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Downtown Frankfort is open for business. 

During a Tuesday meeting of Downtown Frankfort Inc., board members discussed the potential of recruiting business owners to open up shop in the central business district. 

Kentucky Capital Development Corp. President Terri Bradshaw said the economic development agency is working on letters to send to business owners to encourage them to expand to Frankfort. The letter will include available properties and information on the downtown master plan, including  redevelopment of the former Capital Plaza property that was home to the Frankfort Convention Center and related infrastructure. She said she sent similar letters a few years ago, and five businesses came to the city to consider expansion, but now Frankfort has momentum. 

“We are saying, ‘We have a plan. This is what our downtown strategy looks like and this where we think that you would fit into this strategy,’” Bradshaw said. 

DFI Executive Director Kelly Everman said downtown has only a few spots open right now, but with future development of Parcels B and C in the former Capital Plaza, that could change. She said many buildings downtown already have a business inside or one under construction. 

“I feel like we have a good idea of who to go after. Some are big. We need more retail certainly. Even the ... little shops together make a big difference when people have things that they can go from one shop to the next,” Everman said.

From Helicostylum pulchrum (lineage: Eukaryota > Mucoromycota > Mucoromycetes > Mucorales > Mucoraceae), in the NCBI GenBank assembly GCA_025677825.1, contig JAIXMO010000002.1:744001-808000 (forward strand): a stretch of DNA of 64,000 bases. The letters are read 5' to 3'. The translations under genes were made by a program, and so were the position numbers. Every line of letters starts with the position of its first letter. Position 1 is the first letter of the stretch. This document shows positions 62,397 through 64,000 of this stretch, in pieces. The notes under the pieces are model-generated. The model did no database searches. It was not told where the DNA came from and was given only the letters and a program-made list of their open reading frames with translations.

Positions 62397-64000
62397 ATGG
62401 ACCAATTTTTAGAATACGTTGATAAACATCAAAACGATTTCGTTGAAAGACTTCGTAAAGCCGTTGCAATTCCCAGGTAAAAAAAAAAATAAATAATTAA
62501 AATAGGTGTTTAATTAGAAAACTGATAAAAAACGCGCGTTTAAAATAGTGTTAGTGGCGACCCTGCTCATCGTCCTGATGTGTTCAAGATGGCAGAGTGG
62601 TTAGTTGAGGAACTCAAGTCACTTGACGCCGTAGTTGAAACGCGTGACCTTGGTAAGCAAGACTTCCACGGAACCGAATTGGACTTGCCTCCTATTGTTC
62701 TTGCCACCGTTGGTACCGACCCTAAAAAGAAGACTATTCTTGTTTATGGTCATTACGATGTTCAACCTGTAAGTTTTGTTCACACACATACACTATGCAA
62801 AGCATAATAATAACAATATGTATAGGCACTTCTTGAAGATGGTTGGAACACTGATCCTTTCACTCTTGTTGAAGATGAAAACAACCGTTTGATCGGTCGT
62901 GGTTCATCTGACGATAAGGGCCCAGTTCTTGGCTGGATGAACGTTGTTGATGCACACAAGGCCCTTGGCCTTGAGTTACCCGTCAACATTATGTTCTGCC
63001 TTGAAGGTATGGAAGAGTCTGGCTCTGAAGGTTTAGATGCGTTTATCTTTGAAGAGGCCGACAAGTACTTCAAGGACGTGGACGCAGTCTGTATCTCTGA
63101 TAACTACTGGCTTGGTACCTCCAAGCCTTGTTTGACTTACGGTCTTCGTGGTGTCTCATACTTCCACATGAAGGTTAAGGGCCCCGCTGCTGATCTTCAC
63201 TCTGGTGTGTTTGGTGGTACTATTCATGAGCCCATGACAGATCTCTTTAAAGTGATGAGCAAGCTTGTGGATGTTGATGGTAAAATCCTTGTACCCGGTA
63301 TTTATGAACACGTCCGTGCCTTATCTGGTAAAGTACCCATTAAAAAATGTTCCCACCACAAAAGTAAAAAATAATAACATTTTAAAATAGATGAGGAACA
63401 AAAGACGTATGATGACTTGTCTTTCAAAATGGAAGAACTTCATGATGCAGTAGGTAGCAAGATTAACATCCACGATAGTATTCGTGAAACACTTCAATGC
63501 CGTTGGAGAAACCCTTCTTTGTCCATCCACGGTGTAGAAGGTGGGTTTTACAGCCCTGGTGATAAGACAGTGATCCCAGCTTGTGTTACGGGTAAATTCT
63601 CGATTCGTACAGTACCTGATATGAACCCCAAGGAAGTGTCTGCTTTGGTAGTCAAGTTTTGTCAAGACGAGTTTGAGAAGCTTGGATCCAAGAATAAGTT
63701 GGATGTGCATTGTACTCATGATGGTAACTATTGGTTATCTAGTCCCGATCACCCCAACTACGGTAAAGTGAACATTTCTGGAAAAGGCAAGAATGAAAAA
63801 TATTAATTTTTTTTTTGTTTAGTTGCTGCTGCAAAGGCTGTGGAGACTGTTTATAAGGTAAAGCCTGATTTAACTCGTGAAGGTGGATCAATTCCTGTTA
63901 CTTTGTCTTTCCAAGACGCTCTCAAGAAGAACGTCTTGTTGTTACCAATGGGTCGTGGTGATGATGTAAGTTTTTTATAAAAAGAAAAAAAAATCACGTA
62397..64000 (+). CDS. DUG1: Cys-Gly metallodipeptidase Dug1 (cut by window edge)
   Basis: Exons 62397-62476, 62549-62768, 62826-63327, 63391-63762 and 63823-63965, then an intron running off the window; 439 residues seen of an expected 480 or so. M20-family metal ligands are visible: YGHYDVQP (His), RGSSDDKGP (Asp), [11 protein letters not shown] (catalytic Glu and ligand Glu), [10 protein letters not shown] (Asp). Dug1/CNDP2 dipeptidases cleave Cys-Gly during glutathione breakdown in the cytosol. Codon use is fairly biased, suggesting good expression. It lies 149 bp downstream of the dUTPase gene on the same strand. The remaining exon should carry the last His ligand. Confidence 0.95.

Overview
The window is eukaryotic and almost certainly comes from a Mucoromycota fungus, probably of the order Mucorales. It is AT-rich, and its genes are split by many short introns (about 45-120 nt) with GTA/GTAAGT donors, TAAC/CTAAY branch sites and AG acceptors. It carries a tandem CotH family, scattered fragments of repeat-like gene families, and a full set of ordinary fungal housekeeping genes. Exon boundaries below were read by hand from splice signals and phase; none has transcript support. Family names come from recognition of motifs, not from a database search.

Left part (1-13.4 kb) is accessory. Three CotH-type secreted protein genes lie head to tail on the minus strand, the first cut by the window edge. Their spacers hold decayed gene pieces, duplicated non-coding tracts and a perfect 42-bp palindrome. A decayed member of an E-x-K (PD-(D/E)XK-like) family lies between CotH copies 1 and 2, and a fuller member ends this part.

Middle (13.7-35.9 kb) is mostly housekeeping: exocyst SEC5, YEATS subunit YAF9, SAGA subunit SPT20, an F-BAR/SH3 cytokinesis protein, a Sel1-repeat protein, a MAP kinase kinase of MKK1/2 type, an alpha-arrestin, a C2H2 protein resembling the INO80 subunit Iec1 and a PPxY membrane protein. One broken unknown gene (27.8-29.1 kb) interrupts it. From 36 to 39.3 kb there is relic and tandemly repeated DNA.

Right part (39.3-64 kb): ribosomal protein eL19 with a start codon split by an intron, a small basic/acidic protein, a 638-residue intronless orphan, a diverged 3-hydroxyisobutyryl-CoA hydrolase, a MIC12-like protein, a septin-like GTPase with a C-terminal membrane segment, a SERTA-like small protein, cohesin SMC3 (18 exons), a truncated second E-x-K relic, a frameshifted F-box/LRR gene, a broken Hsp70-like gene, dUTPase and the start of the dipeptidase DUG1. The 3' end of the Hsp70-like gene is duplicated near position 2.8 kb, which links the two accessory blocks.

Everman said a group of residents met within the last week to discuss the state of business downtown. Some residents in the group called for businesses to stay open throughout the day, during the evening and on weekends and for a better variety of businesses. 

Some locals also want to see filled the vacancy left by Bryant’s Pic-Pac, which officially closed this summer, leaving downtown and South Frankfort without a grocery store. The new owner of the former Pic-Pac building, Charles Booe, wrote in a Facebook post announcing his acquisition of the property that he has contacted Trader Joe’s to request a store in Frankfort. 

Without consistent access to food, South Frankfort is at risk of becoming a food desert, which is defined as an area that is “vapid of fresh fruit, vegetables and other healthful whole foods,” according to the American Nutrition Association. They are usually created by a lack of grocery stores, farmers markets and healthy food providers. 

The U.S. Environmental Protection Agency will be in Frankfort for a series of workshops beginning on Sept. 24 called “Local Foods, Local Places.” The event, which is free to participants and will be held in the evening at Paul Sawyier Public Library, is part of an EPA grant that the city received to study ways to maximize the potential of the Franklin County Farmers Market, such as exploring other possible locations for the market, said Tracey Doyle, who is part of DFI’s staff.

The market's current spot on Wilkinson Boulevard is state-owned and there is a clause in the agreement that says that the state could tell the market to move with a 30-day notice, according to Rebecca Hall, who is the ex-officio city representative on DFI.

Hall said that when the city applied for the grant, being a food desert wasn’t a concern, but now with the grant, the city can explore ways with residents to overcome that challenge. 

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